So far we've thought about how to use dictionaries. While you can write quite useful programs with this knowledge, it only seems fair that you might know how they actually work.

Our discussion has presented dictionary as basically a list of key-value pairs. Suppose we have the following code:

`zips` = {}

`zips`[`60606`] = `'Chicago'`

`zips`[`72032`] = `'Conway'`

`zips`[`20500`] = `'DC'`

`zips`[`10118`] = `'NYC'`

`zips`[`98109`] = `'Seattle'`

We could represent a dictionary like

as a list
of key-value pairs. You can imagine each key-value pair as
itself a list with just two elements, the first holding the key
and the second holding the corresponding value.`zips`

When we want to look up a value associated with
a key (as in “

”),
we would step through each entry of the list, seeing
whether the key for that entry matches and if so retrieving the
corresponding value.`print`(`zips`[`72032`])

While dictionaries *could* be implemented that way,
in practice this technique is quite slow. Real-life
dictionaries often have thousands or even millions of key-value pairs.
If we used this list-based technique, then the computer would
have to step through *all* of the key-value pairs each
time we did a lookup.

To improve efficiency, we use *buckets*:
Each bucket is a list as illustrated above,
and the dictionary is a list of these buckets.

Suppose we were to do our example with seven buckets. When we want to add a key-value pair, we must first determine which of the seven buckets should contain that pair. To do this, we'll use the remainder when the key is divided by seven (the number of buckets). We end up with the following representation.

For example, in adding the 60606-Chicago pair, we compute

and find that the remainder is 0, so we add
the pair into bucket 0. Similarly, the 20500-DC pair ends up in
bucket 4, as does the 98109-Seattle pair.`60606` % `7`

Now when we have a statement like
“

”, we determine which
bucket would contain 72032 by computing `print`(`zips`[`72032`])

, which
is 2. We then search through bucket 2 to find the key 72032.
In this case, we end up going straight to the desired key-value pair;
in general, we may have to examine each key in the bucket.`72032` % `7`

Of course, the bucket may have several keys to examine. But this is substantially faster than the list-based technique described earlier: Before, we may end up having to search all keys. But you'd expect each bucket to have only one seventh of the keys (assuming that keys distribute evenly across buckets), so you'd expect this technique to be seven times as fast as before.

Of course, if our dictionary has a million items, dividing the million items among seven buckets still results in some very large buckets to search! To avoid this, we grow the number of buckets as the number of items added grows. For example, once the number of items reaches the number of buckets, we might double the number of buckets. Of course, doubling the number of buckets means that we have to redistribute everything into buckets anew, which takes quite a bit of time; but it will take quite a while before we have to double again, and even longer before the next doubling, so it basically averages out to not be too bad.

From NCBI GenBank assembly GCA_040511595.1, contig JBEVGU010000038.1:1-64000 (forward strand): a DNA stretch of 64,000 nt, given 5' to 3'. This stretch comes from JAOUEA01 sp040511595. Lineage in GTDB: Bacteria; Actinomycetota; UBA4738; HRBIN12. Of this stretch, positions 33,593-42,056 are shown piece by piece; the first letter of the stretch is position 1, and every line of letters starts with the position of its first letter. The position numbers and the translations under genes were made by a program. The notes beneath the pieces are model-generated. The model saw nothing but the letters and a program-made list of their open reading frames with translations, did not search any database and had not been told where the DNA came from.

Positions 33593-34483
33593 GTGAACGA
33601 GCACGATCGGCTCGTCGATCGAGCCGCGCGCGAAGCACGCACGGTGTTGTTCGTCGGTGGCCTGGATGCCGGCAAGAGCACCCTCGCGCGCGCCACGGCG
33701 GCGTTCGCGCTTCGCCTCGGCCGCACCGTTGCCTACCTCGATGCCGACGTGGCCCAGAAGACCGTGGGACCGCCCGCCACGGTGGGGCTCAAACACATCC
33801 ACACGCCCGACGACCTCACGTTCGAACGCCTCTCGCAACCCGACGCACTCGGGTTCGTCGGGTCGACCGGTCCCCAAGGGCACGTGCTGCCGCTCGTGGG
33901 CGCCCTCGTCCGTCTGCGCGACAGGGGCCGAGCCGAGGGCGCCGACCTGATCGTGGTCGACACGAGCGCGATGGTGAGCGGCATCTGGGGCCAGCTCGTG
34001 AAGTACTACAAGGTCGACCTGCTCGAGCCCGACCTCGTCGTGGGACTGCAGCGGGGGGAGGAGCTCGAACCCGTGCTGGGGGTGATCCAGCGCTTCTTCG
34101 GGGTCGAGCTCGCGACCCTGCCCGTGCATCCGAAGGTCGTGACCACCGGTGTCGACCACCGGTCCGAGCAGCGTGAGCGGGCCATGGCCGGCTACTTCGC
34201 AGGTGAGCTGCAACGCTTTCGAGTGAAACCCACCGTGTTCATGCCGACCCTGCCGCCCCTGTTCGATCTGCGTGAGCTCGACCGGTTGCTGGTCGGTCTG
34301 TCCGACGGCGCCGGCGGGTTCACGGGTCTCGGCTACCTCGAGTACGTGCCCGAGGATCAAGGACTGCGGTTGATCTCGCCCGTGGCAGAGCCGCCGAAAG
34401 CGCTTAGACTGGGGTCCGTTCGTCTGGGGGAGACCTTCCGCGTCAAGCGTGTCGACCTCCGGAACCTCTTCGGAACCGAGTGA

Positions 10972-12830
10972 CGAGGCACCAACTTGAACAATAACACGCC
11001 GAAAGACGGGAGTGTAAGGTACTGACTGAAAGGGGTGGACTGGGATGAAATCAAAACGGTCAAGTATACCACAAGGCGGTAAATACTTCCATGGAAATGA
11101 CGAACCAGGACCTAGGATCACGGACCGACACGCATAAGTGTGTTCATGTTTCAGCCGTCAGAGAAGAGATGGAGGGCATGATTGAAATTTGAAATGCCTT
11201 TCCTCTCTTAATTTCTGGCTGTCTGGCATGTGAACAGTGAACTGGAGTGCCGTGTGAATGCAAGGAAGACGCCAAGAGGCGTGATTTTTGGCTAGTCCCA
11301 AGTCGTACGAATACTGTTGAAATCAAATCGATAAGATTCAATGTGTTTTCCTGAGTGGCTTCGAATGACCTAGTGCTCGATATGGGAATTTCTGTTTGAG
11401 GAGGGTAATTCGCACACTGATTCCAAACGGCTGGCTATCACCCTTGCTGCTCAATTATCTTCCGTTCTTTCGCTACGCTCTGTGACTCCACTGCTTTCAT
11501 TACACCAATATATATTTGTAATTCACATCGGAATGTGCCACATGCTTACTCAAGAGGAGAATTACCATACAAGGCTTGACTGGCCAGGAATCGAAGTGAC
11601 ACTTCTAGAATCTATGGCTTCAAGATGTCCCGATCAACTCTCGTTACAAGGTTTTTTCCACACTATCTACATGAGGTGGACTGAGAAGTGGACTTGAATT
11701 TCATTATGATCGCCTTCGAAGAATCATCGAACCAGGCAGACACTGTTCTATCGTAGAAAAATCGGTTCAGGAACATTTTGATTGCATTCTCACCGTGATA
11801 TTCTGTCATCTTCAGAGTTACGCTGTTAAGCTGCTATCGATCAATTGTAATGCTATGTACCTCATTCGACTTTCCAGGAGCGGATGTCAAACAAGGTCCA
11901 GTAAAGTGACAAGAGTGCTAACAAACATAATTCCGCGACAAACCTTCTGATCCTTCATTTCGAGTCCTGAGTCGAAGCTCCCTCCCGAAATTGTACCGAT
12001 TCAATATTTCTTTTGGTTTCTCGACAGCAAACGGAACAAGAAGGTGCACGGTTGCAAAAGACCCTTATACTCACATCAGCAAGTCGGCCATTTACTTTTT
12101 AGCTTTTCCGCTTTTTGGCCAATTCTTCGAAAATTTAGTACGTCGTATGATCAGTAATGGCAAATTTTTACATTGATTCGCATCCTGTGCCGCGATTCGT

You might wonder: Why not just avoid multi-item buckets altogether
by doubling the number of buckets whenever we have two
things that belong to the same bucket? This is impractical due
to the *birthday paradox*, a somewhat surprising
probabilistic fact that if you
have 23 people in the same room, chances are some two of them
share the same birthday. That means that if we had 365 buckets,
and if we insisted that we double the buckets each time we have
a collision, then we would need to double the buckets once we reached
around 23 keys. We'd double again once reaching around 33 keys,
then around 45. The doublings are just too frequent, and we end
up using far more memory than necessary.

So far, we have worked with dictionaries where the keys are integers, and we could map an integer to a bucket by just finding the remainder when the integer is divided by the number of buckets.

But what if the keys are a different type, like a string?
In that case, we use a **hash function**: A function that
takes a key and maps it to an integer. So, given a string, what
function might we use that gives us an integer? One might think
of the

function: It gives an integer for any
strings. But if we have a dictionary using English words as keys, we would
find that just about everything maps into buckets 3 through 10,
even if there are 10,000 keys.`len`

We prefer a hash function that usually gives different integers for
different strings. One popular function is the following, using
`c`_{i} to represent the integer corresponding to the
ASCII/Unicode code for character `i` of the string; for
example, for the string *a*, `c`_{0} would be 97.

∑_{i}31^{i}c_{i}=c_{0}+ 31 ⋅c_{1}+ 31² ⋅c_{2}+ 31³ ⋅c_{3}+ …

If you change a string slightly, it's quite unlikely this will end up getting the same value. So this works well as a hash function.

(Python uses a similar idea to this — though using 1000003 rather than 31 and making a few other minor tweaks.)